In addition to being an official language of Samoa (along with English), Samoan (smo) is spoken in American Samoa, Fiji, New Zealand, Tonga and the US. According to the Ethnologue, there are 370,000 speakers all told, 200,000 of which are in Samoa. The UNESCO Atlas of the World’s Languages in Danger does not list Samoan, but the desire to keep the Samoan culture intact while the community has spread throughout the Pacific Ocean has led to an interesting movement: the Samoan Language Week.
Samoan Language Week runs from Wednesday, June 1 to Tuesday, June 7, starting on Samoan Independence Day. (According to “Happy 47 and 1/2 Birthday Samoa!” the actual date of independence was January 1, 1962, but was moved because January 1 is a holiday for the new year.)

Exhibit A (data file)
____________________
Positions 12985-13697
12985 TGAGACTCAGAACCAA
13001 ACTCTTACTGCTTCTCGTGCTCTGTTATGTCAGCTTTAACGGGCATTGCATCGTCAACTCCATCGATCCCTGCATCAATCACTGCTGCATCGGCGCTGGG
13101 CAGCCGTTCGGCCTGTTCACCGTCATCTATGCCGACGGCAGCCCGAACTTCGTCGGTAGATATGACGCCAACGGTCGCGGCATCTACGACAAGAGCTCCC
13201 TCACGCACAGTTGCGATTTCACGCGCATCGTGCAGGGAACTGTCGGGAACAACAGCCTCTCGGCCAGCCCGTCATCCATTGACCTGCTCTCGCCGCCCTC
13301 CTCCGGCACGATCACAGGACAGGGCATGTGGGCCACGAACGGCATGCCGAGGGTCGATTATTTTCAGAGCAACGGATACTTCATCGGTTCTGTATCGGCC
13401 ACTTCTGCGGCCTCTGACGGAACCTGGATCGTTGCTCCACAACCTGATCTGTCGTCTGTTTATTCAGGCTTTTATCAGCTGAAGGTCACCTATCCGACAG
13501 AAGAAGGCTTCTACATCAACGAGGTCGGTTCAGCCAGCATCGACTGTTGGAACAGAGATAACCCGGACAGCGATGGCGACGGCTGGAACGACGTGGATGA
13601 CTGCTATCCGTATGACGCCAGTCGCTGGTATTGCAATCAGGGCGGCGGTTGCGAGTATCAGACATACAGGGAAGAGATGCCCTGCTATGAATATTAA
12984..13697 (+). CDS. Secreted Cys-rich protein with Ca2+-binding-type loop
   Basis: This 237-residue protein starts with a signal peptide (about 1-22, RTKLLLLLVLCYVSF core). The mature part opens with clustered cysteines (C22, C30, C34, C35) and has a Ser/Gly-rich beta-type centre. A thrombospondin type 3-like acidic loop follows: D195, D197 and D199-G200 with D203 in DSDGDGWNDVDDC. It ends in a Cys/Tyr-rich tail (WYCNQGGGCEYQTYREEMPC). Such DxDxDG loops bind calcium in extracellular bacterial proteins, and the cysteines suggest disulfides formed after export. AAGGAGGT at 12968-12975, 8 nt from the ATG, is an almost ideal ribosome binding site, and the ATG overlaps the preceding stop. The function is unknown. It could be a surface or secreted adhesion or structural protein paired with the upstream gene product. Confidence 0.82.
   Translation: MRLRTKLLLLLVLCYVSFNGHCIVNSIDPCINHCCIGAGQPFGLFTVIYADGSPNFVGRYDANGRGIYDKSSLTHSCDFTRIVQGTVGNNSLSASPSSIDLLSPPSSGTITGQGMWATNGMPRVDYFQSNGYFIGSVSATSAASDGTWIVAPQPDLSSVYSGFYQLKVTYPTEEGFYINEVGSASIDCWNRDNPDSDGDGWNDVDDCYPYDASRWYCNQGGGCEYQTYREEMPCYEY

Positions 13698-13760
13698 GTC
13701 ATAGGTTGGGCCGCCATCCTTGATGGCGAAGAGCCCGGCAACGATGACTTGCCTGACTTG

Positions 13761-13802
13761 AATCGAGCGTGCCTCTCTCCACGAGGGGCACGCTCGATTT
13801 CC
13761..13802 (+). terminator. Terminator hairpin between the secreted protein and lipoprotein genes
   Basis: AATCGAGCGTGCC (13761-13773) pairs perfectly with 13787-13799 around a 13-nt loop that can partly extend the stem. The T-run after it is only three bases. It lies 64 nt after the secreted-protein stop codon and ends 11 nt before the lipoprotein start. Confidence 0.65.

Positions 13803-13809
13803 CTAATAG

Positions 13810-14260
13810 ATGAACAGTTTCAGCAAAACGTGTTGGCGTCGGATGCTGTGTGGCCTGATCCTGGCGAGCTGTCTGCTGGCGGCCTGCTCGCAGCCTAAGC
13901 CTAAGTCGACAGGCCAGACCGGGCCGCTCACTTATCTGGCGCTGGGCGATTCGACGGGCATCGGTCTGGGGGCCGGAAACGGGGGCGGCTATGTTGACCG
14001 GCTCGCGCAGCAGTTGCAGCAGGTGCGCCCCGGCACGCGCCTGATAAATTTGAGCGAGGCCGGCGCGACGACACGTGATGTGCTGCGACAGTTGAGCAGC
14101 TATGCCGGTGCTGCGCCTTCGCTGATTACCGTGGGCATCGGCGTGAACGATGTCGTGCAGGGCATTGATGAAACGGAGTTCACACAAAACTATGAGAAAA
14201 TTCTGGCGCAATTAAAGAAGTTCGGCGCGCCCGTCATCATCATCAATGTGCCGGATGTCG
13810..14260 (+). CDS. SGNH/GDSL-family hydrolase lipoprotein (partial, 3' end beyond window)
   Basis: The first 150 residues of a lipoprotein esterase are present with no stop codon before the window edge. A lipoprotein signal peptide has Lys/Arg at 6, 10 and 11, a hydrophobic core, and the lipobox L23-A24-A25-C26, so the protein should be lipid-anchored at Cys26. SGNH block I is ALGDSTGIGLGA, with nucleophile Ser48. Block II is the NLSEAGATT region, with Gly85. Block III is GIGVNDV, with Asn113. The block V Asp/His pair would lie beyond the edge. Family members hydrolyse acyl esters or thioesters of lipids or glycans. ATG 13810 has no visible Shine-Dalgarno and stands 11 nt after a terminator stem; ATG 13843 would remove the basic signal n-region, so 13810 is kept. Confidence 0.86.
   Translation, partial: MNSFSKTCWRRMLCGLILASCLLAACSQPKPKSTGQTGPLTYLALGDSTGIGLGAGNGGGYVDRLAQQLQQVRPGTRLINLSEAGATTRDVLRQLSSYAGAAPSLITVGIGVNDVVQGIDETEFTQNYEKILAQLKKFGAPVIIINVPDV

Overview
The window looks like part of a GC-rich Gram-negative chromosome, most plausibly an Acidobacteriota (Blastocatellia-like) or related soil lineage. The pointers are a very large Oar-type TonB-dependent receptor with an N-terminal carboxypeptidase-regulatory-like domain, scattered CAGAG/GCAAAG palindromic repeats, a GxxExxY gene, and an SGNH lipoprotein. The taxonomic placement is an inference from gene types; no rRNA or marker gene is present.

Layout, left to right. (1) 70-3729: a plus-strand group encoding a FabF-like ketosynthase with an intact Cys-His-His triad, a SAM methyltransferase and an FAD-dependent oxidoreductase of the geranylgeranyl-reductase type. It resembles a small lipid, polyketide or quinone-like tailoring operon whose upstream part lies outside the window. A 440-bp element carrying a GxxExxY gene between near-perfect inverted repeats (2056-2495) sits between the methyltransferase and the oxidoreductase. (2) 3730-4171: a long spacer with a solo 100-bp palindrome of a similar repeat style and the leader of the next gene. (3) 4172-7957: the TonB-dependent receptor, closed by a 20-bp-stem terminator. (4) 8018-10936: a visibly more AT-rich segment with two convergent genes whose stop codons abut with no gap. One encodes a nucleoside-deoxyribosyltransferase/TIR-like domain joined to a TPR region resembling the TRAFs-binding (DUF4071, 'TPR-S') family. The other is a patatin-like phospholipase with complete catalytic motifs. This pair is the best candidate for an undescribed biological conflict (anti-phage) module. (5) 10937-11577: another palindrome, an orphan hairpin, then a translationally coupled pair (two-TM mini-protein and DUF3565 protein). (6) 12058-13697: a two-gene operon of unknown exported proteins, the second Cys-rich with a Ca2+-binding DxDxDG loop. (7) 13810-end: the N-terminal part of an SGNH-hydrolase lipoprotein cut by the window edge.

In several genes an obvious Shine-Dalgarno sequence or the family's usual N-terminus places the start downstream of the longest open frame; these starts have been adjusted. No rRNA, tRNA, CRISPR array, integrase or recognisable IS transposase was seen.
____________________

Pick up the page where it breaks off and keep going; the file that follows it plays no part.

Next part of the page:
According to “Celebrate Samoan Language Week with the NZETC” on the New Zealand Electronic Text Centre, Radio Niu FM began the Samoan Language Week movement at least four years ago. According to “Samoan Language Week USA Kicks Off Today” on Voxy, New Zealand’s Human Rights Commission and the National Commission for UNESCO set up a Facebook page in 2010. This is the main page for participants to communicate.
According to the Human Rights Commission page, “Samoan Language Week was first promoted by Radio Niu FM as part of a series of Pacific language weeks leading up to Māori Language Week.” The Facebook page for Māori Language Week says that Māori language celebrations have been held since 1975.